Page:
Seven takeaways from this recently (2015) released title Fast After 50 — How to Race Strong for the Rest of Your Life. By Joel Friel, author of other best-selling books like The Cyclist’s (or Triathlete’s) Training Bible, The Paleo Diet for Athletes etc. Incidentally, he just turned 70.
I didn’t start a consistent exercise regiment, until I started running when I was in my 50s. I am now 61, so this material is SO applicable for me. I never knew what it was to “race young” as I never did any competitive sports in high school or college. Even if you don’t race, it is nice to be able to have some extra speed or strength for those tough conditions like high winds while road cycling or uphill skiing in deep powder.
- “Much of what science ‘knows’ about the indicators of aging probably doesn’t apply to you. You are much less likely than your ‘normal’ neighbor to contract the lifestyle diseases of aging. You aren’t normal – and that’s good. You are continuing the active and vigorous life however ancestors. You’re an athlete.” p. 21
- Training volume and intensity are both important, but intensity is the most relevant factor in maintaining a decent VO2max for older athletes. p. 35. Ned Overland, in this book, says “I’ve learned that by reducing volume, I’m more rested for high-intensity sessions, and by being rested, I can push myself harder during the intervals.” p. 114
- “So far, about all science knows about exercise and aging is that there seems to be an inverse relationship between older people’s volume of exercise and the risk of premature death, regardless of the cause. In other words, the more you exercise the less likely you are to die early.” p. 43 “most people ‘rust out’ due to inactivity, rather than ‘wear out’ from being overly active.” p. 45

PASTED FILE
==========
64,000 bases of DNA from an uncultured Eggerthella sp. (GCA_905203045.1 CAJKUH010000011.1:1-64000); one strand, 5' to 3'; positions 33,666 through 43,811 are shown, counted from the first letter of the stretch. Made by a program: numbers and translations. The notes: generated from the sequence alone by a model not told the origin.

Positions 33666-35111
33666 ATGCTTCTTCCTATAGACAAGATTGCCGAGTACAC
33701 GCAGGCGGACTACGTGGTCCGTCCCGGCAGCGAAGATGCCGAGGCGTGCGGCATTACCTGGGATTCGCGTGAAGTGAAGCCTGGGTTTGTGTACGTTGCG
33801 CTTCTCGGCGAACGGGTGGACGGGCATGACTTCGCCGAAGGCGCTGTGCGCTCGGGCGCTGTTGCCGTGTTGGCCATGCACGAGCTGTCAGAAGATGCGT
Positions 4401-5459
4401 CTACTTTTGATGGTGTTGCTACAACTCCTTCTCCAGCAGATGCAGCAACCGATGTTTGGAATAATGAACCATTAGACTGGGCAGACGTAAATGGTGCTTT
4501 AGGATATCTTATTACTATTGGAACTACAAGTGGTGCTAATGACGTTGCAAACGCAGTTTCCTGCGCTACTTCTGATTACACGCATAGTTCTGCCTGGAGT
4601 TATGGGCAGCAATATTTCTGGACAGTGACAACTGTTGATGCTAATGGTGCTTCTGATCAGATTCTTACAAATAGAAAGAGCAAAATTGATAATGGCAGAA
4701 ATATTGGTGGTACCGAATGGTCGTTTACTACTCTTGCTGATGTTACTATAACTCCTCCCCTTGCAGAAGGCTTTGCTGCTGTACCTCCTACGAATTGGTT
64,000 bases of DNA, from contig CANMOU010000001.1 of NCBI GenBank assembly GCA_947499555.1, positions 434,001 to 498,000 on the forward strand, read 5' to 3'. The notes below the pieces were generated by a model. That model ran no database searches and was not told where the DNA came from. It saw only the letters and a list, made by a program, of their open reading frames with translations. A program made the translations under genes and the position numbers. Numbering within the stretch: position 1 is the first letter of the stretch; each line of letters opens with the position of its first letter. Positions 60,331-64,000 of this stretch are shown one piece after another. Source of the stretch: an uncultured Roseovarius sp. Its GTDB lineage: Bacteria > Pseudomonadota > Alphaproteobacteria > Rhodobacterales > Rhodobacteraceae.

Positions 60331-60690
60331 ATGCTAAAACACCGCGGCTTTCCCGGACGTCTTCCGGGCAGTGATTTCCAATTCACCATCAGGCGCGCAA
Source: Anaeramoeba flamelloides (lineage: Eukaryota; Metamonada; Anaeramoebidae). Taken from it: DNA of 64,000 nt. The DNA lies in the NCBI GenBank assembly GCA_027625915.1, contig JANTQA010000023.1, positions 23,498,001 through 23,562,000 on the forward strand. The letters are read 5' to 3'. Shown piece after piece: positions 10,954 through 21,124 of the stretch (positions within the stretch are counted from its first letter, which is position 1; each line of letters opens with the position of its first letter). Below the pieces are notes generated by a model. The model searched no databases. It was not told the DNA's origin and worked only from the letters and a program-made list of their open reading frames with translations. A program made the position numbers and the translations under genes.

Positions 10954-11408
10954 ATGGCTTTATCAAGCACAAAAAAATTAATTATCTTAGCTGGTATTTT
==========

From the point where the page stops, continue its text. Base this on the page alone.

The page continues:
- “The older athlete, therefore, needs more protein to ensure that there is enough to help with the rebuilding that takes place during sleep.” p. 221. He says that protein is required after any strength workout or session that stresses your muscles “such as aerobic-capacity or lactate-threshold intervals, you eat some protein within 30 minutes…” He goes on to suggest that older athletes need 40 grams after such a workout, instead of the typical 20 to 25 grams of protein that is recommended for younger athletes. p. 222
- I have read in many other publications and online that the best way to burn fat is to workout at a moderate intensity, and not go “all out,” working out at or near your lactate threshold. But that has always seemed illogical to me, consequently, nearly every workout I do as at a high intensity. Joel confirms my theory and he says that very low heart rate training to burn fat is a myth that just doesn’t go away. “Low-intensity, fast-paced exercise does not burn more calories or more fat than does high-intensity, fast-paced exercise.”
- He recommends year round resistance and core strength training (i.e. weight lifting). Once or twice a week is usually adequate, once you establish a base. p. 122–124 & 170-173. Strength training is also widely known to prevent or delay osteoporosis. Because of the compression of joints and spinal disks, by the age of 80, most “normal, non-athletic” people lose two inches in height. p. 19
- He also mentions that if a “senior” athlete is injured or takes time away from regular training and losses his or her fitness level, it takes much longer to “get back” to where you were. Younger athletes, on the other hand, can take time off and more quickly rebound without the same quantity of days and weeks of training.